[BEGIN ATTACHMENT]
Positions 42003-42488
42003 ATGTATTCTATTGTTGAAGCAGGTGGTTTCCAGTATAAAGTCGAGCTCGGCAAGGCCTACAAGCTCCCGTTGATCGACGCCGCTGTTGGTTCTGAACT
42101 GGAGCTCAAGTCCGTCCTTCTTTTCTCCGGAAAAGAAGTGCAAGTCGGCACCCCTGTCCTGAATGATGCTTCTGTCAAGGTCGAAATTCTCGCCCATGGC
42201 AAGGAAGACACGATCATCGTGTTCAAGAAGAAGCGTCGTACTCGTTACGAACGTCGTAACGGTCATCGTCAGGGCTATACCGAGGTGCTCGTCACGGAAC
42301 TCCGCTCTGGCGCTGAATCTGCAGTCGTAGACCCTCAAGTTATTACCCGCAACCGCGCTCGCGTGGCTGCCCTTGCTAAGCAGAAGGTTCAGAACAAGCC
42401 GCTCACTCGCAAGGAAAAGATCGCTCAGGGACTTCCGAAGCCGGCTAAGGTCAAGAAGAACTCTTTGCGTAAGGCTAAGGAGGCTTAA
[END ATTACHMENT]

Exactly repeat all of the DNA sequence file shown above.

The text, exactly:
Positions 42003-42488
42003 ATGTATTCTATTGTTGAAGCAGGTGGTTTCCAGTATAAAGTCGAGCTCGGCAAGGCCTACAAGCTCCCGTTGATCGACGCCGCTGTTGGTTCTGAACT
42101 GGAGCTCAAGTCCGTCCTTCTTTTCTCCGGAAAAGAAGTGCAAGTCGGCACCCCTGTCCTGAATGATGCTTCTGTCAAGGTCGAAATTCTCGCCCATGGC
42201 AAGGAAGACACGATCATCGTGTTCAAGAAGAAGCGTCGTACTCGTTACGAACGTCGTAACGGTCATCGTCAGGGCTATACCGAGGTGCTCGTCACGGAAC
42301 TCCGCTCTGGCGCTGAATCTGCAGTCGTAGACCCTCAAGTTATTACCCGCAACCGCGCTCGCGTGGCTGCCCTTGCTAAGCAGAAGGTTCAGAACAAGCC
42401 GCTCACTCGCAAGGAAAAGATCGCTCAGGGACTTCCGAAGCCGGCTAAGGTCAAGAAGAACTCTTTGCGTAAGGCTAAGGAGGCTTAA